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The Corporation

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The Corporation

The Pathological Pursuit of Profit and Power

Free Press,

15 min read
10 take-aways
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What's inside?

What ever happened to corporate responsibility? Answer: Corporate responsibility never existed in the first place!

Editorial Rating



  • Innovative


The steady drumbeat of corporate scandals in recent years has made many observers wonder what happened to corporate responsibility. Law professor Joel Bakan has a contrarian answer: Corporate responsibility never existed in the first place. He persuasively argues that corporations are "pathological" to the core, spurred by tradition and legal precedent to ignore all goals except maximizing profits. Bakan’s tone is strident at times, and the back-cover endorsement by noted leftist MIT linguistics professor Noam Chomsky may suggest that Bakan is not a dispassionate observer. Still, he compiles enough detail to bolster his point. His account of how General Motors reputedly calculated that it was cheaper to let people die due to a safety flaw than fix the defect is eye opening - although not necessarily surprising to readers who share the author’s disdain for big business. recommends this study to those who would like to explore corporate’ behavior and its impact on society, albeit from a contrarian’s point of view.


The Rise of the "Pathological" Enterprise

In the past century and a half, the corporation has gone from a relative rarity to the most powerful institution in the world. Corporations increasingly control the society’s food, clothes and media, and they have begun to dictate public policy and even what’s taught in schools. This level of power is troubling because of the pathology endemic in the corporate structure: Corporations, by law, have no mandate other than increasing their profitability, with little regard for the social or ecological side effects.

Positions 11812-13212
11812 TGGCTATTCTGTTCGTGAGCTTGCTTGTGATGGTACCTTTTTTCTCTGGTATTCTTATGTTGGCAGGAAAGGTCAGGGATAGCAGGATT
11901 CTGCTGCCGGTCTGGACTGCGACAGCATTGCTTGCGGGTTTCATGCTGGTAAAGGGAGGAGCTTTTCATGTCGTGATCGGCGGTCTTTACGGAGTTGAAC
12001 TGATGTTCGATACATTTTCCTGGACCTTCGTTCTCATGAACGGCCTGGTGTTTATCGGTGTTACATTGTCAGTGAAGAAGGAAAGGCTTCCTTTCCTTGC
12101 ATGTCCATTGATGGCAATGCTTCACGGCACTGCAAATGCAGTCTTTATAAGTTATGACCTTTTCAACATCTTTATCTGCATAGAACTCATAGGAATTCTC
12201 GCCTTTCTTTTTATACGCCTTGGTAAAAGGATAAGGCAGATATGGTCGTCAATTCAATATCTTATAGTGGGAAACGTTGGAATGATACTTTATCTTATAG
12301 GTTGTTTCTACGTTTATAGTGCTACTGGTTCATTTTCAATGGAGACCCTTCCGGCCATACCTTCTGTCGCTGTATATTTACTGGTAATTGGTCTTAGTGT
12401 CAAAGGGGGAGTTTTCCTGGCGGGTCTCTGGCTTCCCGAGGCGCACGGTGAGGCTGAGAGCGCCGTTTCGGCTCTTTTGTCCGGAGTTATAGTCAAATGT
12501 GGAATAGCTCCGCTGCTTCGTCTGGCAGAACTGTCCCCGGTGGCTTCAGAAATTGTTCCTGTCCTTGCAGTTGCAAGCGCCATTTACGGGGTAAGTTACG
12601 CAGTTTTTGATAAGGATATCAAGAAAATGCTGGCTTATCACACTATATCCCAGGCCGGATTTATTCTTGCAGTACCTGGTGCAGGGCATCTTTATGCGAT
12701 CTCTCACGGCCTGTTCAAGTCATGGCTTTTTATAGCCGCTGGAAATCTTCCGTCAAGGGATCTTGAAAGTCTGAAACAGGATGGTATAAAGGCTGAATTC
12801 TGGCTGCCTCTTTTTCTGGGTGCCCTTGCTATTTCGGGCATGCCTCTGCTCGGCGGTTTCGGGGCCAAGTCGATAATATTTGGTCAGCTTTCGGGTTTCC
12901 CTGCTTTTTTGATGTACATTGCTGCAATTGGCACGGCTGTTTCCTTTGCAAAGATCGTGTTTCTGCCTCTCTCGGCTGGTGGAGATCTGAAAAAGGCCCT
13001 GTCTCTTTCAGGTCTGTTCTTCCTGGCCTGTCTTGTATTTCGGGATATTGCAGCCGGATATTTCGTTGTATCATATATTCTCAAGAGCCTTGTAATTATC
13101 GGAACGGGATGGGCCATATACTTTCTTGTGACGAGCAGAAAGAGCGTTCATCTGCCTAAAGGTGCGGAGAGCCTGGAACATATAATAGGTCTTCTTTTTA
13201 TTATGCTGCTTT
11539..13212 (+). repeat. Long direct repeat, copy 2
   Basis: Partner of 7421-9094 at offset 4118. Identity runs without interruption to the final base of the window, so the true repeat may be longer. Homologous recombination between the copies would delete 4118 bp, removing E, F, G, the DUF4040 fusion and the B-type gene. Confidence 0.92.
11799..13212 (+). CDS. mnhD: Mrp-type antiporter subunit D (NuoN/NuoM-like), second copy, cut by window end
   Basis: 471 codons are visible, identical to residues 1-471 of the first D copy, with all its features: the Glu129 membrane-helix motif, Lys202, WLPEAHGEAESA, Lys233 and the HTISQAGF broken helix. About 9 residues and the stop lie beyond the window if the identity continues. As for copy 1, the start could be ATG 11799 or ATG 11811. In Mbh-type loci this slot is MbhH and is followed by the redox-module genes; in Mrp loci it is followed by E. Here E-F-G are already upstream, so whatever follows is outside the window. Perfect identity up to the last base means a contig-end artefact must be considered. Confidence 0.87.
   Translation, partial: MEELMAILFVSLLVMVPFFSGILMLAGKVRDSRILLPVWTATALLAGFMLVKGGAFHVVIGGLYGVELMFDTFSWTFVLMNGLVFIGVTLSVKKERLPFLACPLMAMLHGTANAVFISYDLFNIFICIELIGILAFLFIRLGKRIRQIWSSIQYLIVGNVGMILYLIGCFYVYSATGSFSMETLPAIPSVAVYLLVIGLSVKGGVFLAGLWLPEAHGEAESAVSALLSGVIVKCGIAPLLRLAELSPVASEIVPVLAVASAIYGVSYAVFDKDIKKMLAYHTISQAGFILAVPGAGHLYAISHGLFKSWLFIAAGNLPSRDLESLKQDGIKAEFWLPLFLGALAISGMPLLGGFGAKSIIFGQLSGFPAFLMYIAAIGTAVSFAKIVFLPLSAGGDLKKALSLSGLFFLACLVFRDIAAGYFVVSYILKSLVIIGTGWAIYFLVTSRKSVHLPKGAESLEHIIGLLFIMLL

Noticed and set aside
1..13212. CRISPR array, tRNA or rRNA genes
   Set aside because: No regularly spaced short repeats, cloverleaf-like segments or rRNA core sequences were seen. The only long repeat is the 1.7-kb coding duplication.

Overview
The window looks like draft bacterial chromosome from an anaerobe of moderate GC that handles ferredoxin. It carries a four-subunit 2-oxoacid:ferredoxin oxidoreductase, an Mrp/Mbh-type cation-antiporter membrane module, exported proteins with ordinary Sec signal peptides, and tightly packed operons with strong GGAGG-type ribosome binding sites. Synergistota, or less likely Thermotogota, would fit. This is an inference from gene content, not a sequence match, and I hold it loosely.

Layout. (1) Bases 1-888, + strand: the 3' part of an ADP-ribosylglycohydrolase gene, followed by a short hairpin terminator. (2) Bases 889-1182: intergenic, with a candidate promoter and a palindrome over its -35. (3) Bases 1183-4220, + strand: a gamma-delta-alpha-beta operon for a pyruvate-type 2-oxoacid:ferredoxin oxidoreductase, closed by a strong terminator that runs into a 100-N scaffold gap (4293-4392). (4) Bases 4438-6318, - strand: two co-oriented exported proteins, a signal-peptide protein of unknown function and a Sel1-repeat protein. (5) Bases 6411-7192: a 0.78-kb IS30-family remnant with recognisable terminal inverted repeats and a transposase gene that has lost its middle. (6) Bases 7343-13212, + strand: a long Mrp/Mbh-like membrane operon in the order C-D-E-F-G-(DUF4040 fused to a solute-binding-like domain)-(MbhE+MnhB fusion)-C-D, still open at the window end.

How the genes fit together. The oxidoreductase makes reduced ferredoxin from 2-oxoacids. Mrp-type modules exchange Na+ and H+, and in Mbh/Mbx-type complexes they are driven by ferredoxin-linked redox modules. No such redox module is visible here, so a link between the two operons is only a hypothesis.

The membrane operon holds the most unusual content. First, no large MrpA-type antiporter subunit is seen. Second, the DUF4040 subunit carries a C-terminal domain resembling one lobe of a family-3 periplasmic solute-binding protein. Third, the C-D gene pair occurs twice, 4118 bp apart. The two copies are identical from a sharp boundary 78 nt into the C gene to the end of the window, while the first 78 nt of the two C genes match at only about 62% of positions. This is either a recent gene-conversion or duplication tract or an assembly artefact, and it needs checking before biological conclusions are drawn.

Indeed, the US legal system has decided that corporations and their executives can be sued - and can lose - if they fail to maximize profits. This provides a powerful incentive for corporations to ignore the costs of their decisions, such as the ecological harm done by factories that pollute or the psychological harm of mass layoffs or poor working conditions.

In the early days of the corporation, politicians and businessmen were wary of this type of business structure. But the corporation rose to power in large part because it could pool cash from many people. As the industrial revolution raised the stakes of ...

About the Author

Legal scholar Joel Bakan is a professor of law at the University of British Columbia. He is a former Rhodes scholar and a former law clerk to the chief justice of the Canadian Supreme Court. Bakan’s previous book is Just Words: Constitutional Rights and Social Wrongs.

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